Guarantees of rights
Civil and political rights were among the first to be recognized and codified. In many countries, they are constitutional rights and are included in a bill of rights or similar document. They are also defined in international human rights instruments, such as the Universal Declaration of Human Rights and International Covenant on Civil and Political Rights. Civil and political rights need not be codified to be protected, although most democracies worldwide do have formal written guarantees of civil and political rights. Civil rights are often considered to be natural rights. Thomas Jefferson wrote that “a free people claim their rights as derived from the laws of nature, and not as the gift of their chief magistrate.” Custom also plays a role. Implied are rights that courts may find to exist even though not expressly guaranteed by written law or custom; one example is the right to privacy in the United States. The question of who civil and political rights apply to is a subject of controversy. In many countries, citizens have greater protections against infringement of rights than non-citizens; at the same time, civil and political rights are considered to be universal rights that apply to all persons.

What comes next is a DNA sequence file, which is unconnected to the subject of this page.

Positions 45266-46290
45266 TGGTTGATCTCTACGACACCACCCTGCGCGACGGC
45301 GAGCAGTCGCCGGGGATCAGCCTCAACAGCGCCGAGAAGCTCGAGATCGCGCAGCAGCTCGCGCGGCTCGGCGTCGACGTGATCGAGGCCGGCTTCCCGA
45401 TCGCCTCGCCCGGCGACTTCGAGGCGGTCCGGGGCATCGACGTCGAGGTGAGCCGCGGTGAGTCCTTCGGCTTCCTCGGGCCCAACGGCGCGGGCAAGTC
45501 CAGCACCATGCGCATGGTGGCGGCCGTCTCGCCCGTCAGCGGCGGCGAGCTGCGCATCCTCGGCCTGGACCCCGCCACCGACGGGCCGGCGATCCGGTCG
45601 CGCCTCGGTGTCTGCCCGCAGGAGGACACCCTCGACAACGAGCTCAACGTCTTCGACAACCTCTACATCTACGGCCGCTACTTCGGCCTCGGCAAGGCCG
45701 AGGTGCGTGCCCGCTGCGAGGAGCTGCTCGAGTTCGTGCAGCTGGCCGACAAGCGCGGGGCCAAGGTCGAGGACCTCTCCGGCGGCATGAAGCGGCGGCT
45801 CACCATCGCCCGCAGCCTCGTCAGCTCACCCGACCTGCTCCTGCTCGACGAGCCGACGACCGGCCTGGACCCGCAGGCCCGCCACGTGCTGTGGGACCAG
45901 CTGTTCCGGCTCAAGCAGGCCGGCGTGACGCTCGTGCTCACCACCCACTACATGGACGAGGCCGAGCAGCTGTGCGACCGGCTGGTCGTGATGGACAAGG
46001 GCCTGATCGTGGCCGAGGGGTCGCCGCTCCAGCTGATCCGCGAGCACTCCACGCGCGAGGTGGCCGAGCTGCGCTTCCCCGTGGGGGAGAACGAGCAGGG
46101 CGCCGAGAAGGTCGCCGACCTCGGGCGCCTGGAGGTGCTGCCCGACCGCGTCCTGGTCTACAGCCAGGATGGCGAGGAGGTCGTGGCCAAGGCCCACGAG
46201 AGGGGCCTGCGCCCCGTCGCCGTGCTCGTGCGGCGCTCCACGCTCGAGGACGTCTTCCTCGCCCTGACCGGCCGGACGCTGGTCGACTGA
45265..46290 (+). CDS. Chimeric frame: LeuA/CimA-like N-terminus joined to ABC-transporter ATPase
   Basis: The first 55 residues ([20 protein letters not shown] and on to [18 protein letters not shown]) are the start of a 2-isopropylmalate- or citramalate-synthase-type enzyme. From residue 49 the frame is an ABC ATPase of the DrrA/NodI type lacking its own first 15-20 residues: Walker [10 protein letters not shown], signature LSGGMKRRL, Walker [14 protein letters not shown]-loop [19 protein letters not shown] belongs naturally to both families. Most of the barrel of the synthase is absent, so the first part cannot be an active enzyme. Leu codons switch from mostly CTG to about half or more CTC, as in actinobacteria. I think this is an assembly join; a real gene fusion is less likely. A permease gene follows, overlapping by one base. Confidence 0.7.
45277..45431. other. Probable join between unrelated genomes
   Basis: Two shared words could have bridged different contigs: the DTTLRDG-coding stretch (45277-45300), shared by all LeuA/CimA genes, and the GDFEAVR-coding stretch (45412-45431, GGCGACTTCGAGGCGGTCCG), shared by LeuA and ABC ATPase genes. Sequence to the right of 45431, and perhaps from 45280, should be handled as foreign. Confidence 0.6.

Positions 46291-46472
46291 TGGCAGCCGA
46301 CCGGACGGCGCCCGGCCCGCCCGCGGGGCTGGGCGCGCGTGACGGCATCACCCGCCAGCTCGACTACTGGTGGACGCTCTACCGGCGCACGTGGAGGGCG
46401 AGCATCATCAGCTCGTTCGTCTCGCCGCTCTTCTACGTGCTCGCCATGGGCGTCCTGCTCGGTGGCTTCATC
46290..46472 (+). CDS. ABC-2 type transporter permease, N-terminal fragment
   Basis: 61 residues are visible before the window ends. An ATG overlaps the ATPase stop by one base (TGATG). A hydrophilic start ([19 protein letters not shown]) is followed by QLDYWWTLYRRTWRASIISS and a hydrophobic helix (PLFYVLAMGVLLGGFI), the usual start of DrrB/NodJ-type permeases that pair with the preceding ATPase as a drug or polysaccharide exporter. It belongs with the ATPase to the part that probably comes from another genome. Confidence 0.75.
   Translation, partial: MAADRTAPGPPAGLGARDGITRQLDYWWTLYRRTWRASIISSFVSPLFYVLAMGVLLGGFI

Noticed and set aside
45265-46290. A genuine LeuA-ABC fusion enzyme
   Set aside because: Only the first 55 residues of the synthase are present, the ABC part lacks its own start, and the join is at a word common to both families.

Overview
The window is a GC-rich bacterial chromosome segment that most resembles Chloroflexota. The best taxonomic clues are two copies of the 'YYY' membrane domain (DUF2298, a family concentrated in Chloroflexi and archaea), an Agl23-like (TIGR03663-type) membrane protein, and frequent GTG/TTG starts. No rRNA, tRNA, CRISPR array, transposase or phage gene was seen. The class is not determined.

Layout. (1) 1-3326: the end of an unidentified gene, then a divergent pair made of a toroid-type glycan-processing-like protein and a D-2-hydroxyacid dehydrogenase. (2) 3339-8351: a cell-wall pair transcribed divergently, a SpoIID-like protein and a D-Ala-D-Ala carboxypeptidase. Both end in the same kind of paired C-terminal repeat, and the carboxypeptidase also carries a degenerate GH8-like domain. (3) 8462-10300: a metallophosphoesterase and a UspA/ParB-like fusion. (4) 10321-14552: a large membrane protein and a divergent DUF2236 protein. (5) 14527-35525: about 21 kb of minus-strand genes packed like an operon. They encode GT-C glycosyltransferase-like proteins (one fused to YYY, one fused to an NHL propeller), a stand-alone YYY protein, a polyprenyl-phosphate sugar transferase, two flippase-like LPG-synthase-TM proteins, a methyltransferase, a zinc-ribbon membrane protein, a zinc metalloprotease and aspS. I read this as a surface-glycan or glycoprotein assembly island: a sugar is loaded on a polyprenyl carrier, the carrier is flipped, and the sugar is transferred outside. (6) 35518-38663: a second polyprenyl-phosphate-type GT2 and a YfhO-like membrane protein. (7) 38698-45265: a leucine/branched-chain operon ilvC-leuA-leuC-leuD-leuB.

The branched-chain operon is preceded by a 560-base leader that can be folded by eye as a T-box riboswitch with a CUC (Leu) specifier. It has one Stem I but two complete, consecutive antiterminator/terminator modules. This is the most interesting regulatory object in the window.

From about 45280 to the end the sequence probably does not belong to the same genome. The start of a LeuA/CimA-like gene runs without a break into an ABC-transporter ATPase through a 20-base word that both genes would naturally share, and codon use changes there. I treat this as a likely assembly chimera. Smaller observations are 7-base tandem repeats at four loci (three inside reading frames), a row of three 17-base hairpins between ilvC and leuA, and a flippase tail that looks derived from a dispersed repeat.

Right to Life
Right to life is a phrase that describes the belief that a human being has an essential right to live, particularly that a human being has the right not to be killed by another human being. The concept of a right to life is central to debates on the issues of capital punishment, euthanasia, self defense, abortion and war.
Article 6 of the ICCPR deals with the right to life, according to this Article –
1. Every human being has the inherent right to life. This right shall be protected by law. No one shall be arbitrarily deprived of his life.
2. In countries which have not abolished the death penalty, sentence of death may be imposed only for the most serious crimes in accordance with the law in force at the time of the commission of the crime and not contrary to the provisions of the present Covenant and to the Convention on the Prevention and Punishment of the Crime of Genocide. This penalty can only be carried out pursuant to a final judgment rendered by a competent court.